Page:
• Van Hawke Sports

Six Nations: moving behind the paywall

- By Josh McCreadie

Six Nations Rugby Paywall, sports marketing, sponsorship, Van Hawke Sports

Image: Ramsey Cardy/Sportsfile via Getty Images

A day forecasted by many, may finally be upon us. The prospect of the Six Nations, the crown jewel in any European rugby union fans’ calendar, going behind a paywall is edging ever closer.

Despite the lacklustre attempts by the Six Nations’ “top dogs” to douse the flames of the rumours surrounding the future of the premier competition, I think we must be honest with ourselves. The fact that conversations about the Six Nations going behind a paywall are even taking place suggests the inevitable. Even with the public outcry and calls from local MP’s to keep the Six Nations on free-to-air TV, it will merely be a short hiatus before these discussions start again. The appeal of £300 million, the amount rumoured Sky would pay, is simply too appetising for the cash stricken RFU’s to ignore, and this is before we factor in the further financial damage caused by Covid-19.

It doesn’t require great intellect to deduce that discussions regarding moving the Six Nations behind a paywall relate to the infamous CVC (CVC Capital Partners), a private equity firm, looking to finalise their 14% stake within the competition. This move would bolster their already impressive portfolio in the world of rugby union, with stakes in both the Premiership and the Pro 14, the latter providing access to the Southern Hemisphere market via South Africa’s participation in the league. If rumours are to be believed, they have also already held discussions with both New Zealand and Australia’s Rugby Union boards.

CVC’s plans to take over the world of rugby union, are very much underway. As a passionate rugby fan this does not sit well with me and should be something that is deeply worrying for our sport.

Rugby is often considered ‘a game for all, a game for all shapes and sizes’, and yes fundamentally this is true - you will do well to find another sport where players play alongside each other ranging in weight from a 130Kg prop to a 65kg scrum half. However, to say it is a game for all is slightly naïve. Rugby union, especially in England, is a very middle-class sport. The vast majority of those who play it are privately/grammar school educated, and it is on these playing fields that the fundamentals of the game are learnt – so opportunities to play the game are not afforded to all.

Therefore, a move to put the ‘piece de resistance’ of European rugby behind a paywall, only viewed by those who can afford to, further undermines the idea that it is a game for all and shuts off an avenue for new demographics to be introduced to the sport.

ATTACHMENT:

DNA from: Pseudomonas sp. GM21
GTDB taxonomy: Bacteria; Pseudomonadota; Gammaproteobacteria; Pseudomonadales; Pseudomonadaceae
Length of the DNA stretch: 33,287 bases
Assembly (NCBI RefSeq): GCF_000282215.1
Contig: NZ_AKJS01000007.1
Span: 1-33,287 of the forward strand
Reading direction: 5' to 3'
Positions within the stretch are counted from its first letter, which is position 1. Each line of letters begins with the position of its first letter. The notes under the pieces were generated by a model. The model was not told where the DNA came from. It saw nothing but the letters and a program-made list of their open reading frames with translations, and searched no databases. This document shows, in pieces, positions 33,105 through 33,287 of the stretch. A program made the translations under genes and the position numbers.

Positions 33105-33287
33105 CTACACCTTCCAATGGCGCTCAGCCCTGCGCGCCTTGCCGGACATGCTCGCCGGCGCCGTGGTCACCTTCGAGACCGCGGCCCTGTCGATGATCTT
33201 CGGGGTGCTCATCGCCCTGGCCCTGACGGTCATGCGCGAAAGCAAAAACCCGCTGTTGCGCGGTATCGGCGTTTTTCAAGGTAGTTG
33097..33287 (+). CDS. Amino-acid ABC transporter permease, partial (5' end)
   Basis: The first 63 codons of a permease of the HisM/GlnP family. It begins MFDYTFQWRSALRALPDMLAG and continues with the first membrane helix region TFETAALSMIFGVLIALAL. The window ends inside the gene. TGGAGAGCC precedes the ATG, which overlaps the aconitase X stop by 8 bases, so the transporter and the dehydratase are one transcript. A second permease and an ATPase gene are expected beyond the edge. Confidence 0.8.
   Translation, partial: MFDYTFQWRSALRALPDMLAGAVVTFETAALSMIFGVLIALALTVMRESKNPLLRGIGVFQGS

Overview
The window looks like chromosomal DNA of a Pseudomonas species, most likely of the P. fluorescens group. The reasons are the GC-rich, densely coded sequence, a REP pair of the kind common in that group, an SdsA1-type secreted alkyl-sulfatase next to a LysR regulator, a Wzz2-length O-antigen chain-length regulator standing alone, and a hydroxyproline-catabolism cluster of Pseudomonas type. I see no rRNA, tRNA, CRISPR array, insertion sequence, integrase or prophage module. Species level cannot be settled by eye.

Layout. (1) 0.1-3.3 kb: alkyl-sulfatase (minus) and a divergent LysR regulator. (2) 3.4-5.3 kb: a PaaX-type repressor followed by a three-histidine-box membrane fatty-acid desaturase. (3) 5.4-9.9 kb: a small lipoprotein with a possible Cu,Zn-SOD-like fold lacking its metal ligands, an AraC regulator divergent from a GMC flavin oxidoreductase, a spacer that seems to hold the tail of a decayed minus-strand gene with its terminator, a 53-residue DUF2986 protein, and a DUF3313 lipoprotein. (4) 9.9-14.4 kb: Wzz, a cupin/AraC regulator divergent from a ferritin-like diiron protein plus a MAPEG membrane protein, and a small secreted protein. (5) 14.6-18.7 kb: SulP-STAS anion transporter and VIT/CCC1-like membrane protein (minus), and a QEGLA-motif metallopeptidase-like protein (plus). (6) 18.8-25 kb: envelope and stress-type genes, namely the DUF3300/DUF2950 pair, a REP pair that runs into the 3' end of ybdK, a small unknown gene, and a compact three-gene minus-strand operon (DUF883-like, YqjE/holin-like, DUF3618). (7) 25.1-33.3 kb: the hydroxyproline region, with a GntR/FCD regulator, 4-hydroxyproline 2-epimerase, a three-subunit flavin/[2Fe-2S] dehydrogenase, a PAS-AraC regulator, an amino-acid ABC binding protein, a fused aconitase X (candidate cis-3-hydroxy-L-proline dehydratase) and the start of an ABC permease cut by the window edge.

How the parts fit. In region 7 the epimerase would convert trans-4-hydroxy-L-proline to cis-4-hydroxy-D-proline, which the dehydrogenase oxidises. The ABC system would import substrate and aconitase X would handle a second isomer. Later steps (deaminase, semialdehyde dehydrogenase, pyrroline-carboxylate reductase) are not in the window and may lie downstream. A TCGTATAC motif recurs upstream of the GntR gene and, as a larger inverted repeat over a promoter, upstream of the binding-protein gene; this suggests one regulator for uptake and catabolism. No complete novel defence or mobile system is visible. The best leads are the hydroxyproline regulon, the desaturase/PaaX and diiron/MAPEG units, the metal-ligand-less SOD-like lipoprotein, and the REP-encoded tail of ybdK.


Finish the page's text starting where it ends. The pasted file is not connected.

You don’t have to look far to see that it’s not always advisable to get into bed with foreign investment. Let’s take Formula 1 as an example, where viewing figures plummeted year-on-year between 2006 and 2017, falling by 137 million globally during the time private equity had a stake in F1.

If you are lucky enough to come across the rare beast that is an F1 fan be sure to ask them what they think of their sport because I can almost guarantee it won’t be positive. To put it bluntly, rugby union can ill afford to lose 137 million viewers, it can barely afford to lose 10. Instead, it should be cherishing every fan it has, not alienate them behind a paywall.

There are numerous examples available to the Six Nations executives as to why moving behind a paywall is a bad idea, none closer to home than English cricket.

In 2005, after arguably the most exciting summer of cricket of all times, TV peak audience for that summer’s renowned Ashes series broadcast on Channel 4 was just over 9 million, and for the first time ever cricket was the talk of the town. But how did the English Cricket Board respond? Rather than capturing the imagination of the British public, the ECB decided to move cricket to Sky Sports, a move demonstrating that revenue is more important than maintaining and growing the audience of those who watch the sport!

As a result, viewing figures have declined ever since, leading to one Ashes Test match attracting fewer viewers than a repeat of Columbo on BBC 1 which aired at the same time!

When we compare England’s 2019 Cricket World Cup games which, excluding the final were all aired on Sky, who struggled to reach even a million viewers, to that of the Women’s Football World Cup where England games regularly hit 8 million viewers on BBC, the perils of moving sport behind a paywall are laid bare.

Not only is Cricket suffering from a lack of viewership but participation levels are the lowest they have been in decades and since 2005 people playing the game have halved. At least with the announcement of the new tournament format The Hundred, due to be broadcasted on BBC, the ECB are desperately trying to undo their past mistakes.

The Six Nations should also consider the current state of Australian Rugby Union when weighing up their decision. Australia, a traditional rugby union powerhouse, has long been behind a paywall in the country and now rugby union sits outside the top 20 most popular sports in the country, in fact it sits in 26th place. Personally, I would struggle to name 25 other sports. One look at a Super Rugby match in Australia and you will see more empty seats than fans.

By comparison, if you look at Rugby Unions alternative Rugby League, then a very different picture is painted in Australia. The NRL in Australia stands proudly on the podium as one of the top three the most popular sports in the country and it is no coincidence that these games are on free-to-air TV.

I echo similar sentiments of those who opposed rugby union turning professional, and hope that I am proved wrong and see rugby union flourish as a result of this new venture. Until then I have great concerns that this decision will be a catastrophe for rugby union as we know it.